Sunday Soundtrack: RUSH – Counterparts

Rush - Counterparts

Considering how willing Rush were to adapt to the current musical times, Presto and Roll the Bones displayed them shifting toward an alternative rock sound with a mellower vibe. But then you have 1993′s Counterparts… and if Roll the Bones had many hints of alternative rock, this album puts the genre right into the foreground of the music. By this point in Rush‘s music, it was definitely difficult to call them a progressive rock band anymore; the songwriting and musicianship was just getting more and more straightforward, and the band hadn’t created an epic 10-minute+ song in years. However, as with Porcupine Tree‘s Deadwing, this record does display both progressiveness and high quality through little nuances and nods here and there. So how does it compare to Roll the Bones? Well, despite having their minor differences, they’re both about equal in quality.

What keeps Counterparts consistently interesting is based on some really fascinating risks it makes along the way. Songs like “Animate” and “The Speed of Love” are just your typical mid-tempo Rush songs; they’re okay, but they just sound like leftovers from the last few albums. But then “Stick It Out” comes through your speakers, and… well, Rush just turned grunge for this one! Between the extremely thick riffing in the chorus, the much darker lyrics, and an angry overall vibe, it sounds as if Rush briefly channeled the heavier moments from Pearl Jam‘s Ten record. Other songs like “Double Agent” and “Alien Shore” are extremely satisfying as well when they keep this heaviness intact, and this aspect is also what somewhat saves the bland nature of the album’s sole instrumental “Leave That Thing Alone.” Counterparts is widely regarded as Rush‘s real return to their guitar-driven roots, and it’s easy to see why.

RushAs I mentioned before, this album also makes a return to some of the band’s progressive elements, although not in the most obvious ways. A lot of these aspects are based on the little things such as subtle dynamic shifts, some key and tempo changes here and there, etc. For instance, there’s the way “Alien Shore” combines Neil Peart‘s off-kilter drumming with Alex Lifeson‘s beautiful clean guitar portions, creating a nice instrumental contrast. Or there’s “Double Agent”‘s mix of midtempo alternative rock and more technical spoken-word passages. But as with previous Rush albums, the beauty of this record is that the band are able to show off their incredible talents without coming off as overly flashy or unnecessarily technical. Geddy, Alex, and Neil all play parts that are still within each song’s intended atmosphere or range, particularly Geddy Lee, whose bass playing is pretty low-key on this one.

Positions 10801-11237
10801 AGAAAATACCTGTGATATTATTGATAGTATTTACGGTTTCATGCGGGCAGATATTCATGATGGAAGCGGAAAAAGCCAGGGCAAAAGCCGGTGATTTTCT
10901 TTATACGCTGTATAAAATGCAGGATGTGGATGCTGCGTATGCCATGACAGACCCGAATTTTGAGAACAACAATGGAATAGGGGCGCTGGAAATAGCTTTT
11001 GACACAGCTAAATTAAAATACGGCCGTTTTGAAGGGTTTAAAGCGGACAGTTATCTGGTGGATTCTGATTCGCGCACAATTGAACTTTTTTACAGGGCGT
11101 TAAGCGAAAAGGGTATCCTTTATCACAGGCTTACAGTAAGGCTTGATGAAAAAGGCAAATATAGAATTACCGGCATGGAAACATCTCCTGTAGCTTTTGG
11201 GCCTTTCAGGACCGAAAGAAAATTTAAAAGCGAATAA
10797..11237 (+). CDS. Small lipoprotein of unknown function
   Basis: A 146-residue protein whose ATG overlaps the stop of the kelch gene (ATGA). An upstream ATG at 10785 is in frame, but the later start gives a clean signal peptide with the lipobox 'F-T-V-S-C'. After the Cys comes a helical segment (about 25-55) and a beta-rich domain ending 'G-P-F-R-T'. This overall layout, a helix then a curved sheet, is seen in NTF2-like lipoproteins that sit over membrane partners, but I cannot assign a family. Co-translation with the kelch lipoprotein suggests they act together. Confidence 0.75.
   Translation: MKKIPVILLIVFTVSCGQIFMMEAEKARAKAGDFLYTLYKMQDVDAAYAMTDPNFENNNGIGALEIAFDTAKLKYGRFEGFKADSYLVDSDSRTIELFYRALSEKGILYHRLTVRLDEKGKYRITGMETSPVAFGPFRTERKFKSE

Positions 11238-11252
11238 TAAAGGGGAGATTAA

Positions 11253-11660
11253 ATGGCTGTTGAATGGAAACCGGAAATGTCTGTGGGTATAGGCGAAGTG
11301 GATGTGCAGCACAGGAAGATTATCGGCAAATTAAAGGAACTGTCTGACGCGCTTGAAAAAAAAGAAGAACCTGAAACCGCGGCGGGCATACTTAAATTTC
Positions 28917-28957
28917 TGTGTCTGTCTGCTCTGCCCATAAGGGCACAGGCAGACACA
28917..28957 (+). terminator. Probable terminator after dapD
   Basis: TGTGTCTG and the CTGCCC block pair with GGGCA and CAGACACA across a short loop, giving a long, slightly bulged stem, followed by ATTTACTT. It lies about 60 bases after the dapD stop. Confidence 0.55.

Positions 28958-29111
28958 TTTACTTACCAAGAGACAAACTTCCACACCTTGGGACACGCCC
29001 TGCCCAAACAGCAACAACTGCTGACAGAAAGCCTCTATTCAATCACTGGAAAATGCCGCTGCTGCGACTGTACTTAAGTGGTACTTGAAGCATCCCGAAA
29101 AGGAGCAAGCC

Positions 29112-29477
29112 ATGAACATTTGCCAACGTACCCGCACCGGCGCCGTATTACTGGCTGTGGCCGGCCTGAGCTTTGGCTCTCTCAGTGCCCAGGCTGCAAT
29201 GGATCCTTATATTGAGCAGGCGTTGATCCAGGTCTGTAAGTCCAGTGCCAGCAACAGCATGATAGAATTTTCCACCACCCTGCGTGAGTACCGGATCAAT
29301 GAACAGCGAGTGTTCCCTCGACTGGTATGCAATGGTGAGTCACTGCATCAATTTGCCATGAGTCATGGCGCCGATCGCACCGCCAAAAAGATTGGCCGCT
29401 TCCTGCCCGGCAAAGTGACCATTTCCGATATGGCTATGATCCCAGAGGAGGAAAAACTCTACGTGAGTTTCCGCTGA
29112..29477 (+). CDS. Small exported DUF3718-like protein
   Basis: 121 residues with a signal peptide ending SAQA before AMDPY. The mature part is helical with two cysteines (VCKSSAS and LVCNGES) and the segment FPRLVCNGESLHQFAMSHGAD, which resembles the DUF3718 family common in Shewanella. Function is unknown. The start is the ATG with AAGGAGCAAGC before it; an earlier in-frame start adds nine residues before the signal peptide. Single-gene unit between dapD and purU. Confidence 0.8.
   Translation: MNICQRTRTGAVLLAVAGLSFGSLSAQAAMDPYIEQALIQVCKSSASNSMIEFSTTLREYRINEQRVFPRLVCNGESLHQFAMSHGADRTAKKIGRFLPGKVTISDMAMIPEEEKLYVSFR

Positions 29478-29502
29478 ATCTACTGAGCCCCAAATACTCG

Luckily, this is all able to make up for one pretty noticeable shortcoming: the damn lyrics. I enjoy Neil Peart‘s writing as much as the next guy, but his work here is insanely hit-or-miss. Some songs have incredibly endearing and relatable lyrics such as the AIDS-inspired story of “Nobody’s Hero,” but songs like “Everyday Glory” and “The Speed of Love” have some really awful cringe-inducing lines. Hearing Geddy Lee sing about how “love is born with lightning bolts; electromagnetic force” is pretty hilarious, but lines like “Mama says some ugly words; Daddy pounds the wall” are just painful to listen to. The problem is that they don’t sound like what Rush naturally sing about, so it comes off sounding incredibly forced and awkward. Also, as I said earlier, that instrumental “Leave That Thing Alone” is just not very good. The heavy portions are good, but the overall product sounds a bit boring and uninspired compared to previous classics like “La Villa Strangiato” or “YYZ.”

However, this was still a surprisingly great effort. For all the problems it may have, the songs that are good are just fantastic. The musicianship is awesome as usual, the heaviness was a sweet upgrade from the thinner sound of Roll the Bones, and the experiments with alternative rock were (mostly) bold successes. It may be clunky and it may have problems, but there’s just too much to like here to pass it up.

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